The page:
If there’s one thing Symetta Williams, 62, loves doing — it’s talking about her late mother.
“I am the oldest daughter of Joyce Ann Clayton Thorpe Nichols,” Williams said during an interview with The News & Observer, raising her chin up high with pride.
As a single mother of three, Nichols became the first woman formally trained to work as a physician assistant in the United States when she graduated from Duke University’s program in 1970. She was also the first Black woman to work as a PA.
But before that victory, Nichols struggled financially. She had to drop out of the North Carolina College for Negroes (now N.C. Central University) and live in public housing.
Then the Durham Housing Authority, without an explanation, evicted her.
She sued the authority — her case eventually making it to the U.S. Supreme Court — and won. The decision paved the way for future protections for public housing tenants. She went on to become a commissioner for the housing authority and remained an ardent advocate in her community.
Nearly 54 years since the Thorpe v. Housing Authority decision, and almost a decade after her death, the DHA is naming a new public housing building “The Joyce” after Nichols (the last name she went by most of her life). The building is slated to open next spring.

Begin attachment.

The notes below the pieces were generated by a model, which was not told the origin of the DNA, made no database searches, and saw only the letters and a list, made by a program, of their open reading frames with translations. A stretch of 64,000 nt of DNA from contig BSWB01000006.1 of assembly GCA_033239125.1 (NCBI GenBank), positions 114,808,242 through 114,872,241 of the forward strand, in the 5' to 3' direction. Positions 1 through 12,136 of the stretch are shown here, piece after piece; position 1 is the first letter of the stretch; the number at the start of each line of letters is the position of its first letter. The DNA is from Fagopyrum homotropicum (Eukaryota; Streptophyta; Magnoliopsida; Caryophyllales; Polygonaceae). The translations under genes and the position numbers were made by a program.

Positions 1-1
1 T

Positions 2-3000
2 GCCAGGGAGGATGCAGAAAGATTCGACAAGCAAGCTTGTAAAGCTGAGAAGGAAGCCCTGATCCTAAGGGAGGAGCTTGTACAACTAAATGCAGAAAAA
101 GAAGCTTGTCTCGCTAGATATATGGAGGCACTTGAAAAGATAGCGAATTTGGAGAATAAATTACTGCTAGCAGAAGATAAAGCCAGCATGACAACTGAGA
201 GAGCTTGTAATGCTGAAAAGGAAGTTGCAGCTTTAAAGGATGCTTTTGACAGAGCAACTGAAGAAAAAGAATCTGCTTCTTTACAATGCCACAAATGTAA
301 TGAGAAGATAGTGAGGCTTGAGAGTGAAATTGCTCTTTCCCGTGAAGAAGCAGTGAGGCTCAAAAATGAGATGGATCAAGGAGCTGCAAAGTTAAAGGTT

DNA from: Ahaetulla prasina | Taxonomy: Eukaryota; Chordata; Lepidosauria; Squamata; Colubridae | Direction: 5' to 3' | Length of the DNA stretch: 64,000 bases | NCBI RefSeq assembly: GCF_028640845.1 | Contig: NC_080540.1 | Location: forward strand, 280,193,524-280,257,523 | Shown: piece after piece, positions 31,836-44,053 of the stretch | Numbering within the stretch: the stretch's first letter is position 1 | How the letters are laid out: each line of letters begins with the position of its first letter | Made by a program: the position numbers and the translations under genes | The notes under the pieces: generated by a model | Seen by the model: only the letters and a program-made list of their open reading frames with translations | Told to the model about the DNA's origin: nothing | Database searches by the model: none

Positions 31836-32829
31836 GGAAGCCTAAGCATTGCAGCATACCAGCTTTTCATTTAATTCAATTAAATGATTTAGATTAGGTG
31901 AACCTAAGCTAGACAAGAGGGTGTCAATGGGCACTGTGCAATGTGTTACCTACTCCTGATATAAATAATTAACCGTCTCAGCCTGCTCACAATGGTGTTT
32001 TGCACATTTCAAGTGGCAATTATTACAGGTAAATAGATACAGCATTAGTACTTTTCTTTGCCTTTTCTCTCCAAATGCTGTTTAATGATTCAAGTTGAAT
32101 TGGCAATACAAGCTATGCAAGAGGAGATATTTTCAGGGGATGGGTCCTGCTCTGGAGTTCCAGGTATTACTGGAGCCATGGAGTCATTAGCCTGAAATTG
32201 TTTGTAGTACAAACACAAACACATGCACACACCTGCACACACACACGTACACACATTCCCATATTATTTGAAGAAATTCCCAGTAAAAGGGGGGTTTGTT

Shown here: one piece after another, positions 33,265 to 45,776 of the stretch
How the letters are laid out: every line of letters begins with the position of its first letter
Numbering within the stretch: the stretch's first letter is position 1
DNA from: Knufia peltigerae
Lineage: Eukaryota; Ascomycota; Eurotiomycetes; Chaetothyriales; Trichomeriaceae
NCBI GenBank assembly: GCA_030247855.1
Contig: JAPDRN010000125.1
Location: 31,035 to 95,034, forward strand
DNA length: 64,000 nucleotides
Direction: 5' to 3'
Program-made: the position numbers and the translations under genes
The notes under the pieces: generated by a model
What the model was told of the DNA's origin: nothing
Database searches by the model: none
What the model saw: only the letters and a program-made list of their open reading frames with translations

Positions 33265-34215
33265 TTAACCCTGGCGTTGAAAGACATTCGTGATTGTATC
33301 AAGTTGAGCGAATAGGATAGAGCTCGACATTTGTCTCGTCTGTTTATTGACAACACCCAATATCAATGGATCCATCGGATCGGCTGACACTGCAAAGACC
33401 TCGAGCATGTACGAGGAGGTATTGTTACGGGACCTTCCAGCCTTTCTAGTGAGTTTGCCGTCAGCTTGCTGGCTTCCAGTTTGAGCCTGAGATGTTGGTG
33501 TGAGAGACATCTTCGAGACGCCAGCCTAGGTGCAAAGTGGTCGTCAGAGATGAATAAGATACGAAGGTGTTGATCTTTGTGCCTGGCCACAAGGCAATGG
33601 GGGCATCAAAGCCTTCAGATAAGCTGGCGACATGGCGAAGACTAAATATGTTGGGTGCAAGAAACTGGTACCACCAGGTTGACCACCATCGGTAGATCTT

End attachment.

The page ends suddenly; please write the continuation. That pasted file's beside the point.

“They named a building after my momma!” Williams said at the edge of her seat. “Something that’ll be here even when my kids are gone. … My grandbabies!”
‘A woman to be reckoned with’
Joyce Clayton (her maiden name) was born June 28, 1940, on a farm in the unincorporated community of Timberlake, Person County, just over 20 miles north of Durham. Her father was a tobacco farmer and her mother, who died when she was a girl, a school teacher.
She was “a woman, from the country who grew up barely with shoes on her feet,” Williams said.
In 1964, Nichols’ first husband (Williams’ father) left her while she was pregnant with their third child, Nichols previously said in an interview for the Women in Duke Health exhibit.
She was left to fend for herself and her children, juggling a job as a nurse and pursuing her degree.
But having “never paid a light bill, or a water bill, or a mortgage,” Nichols said, she lost their home.
Williams remembers moving to McDougald Terrace, a public housing complex managed by the Durham Housing Authority.
She began recalling some her childhood memories there, simultaneously rolling up the right cuff of her black-and-white-striped jumpsuit to her thigh.
“I’ve got a scar on my leg right now from when we was living in McDougald Terrace,” she said. “I was 8 years old and a guy pushed me off the porch.”
There were metal hooks that Williams says secured the neighborhood trash cans. At first the doctors thought they would have to amputate, but Nichols, thanks to her medical training, helped save her daughter’s leg.
Despite their financial difficulties, Williams said she and her siblings didn’t know they were living in poverty and “had a good time.”
“It was nice,” she said. “Everybody knew everybody’s child.”
That was until the eviction.
Thorpe vs. Housing Authority of the City of Durham
Nichols was evicted three days after she challenged the housing authority for the substandard conditions in McDougald Terrace on behalf of women in the “Mothers Club.” The group, under Nichols’ leadership, was organized to hold DHA accountable for issues they were experiencing on the property.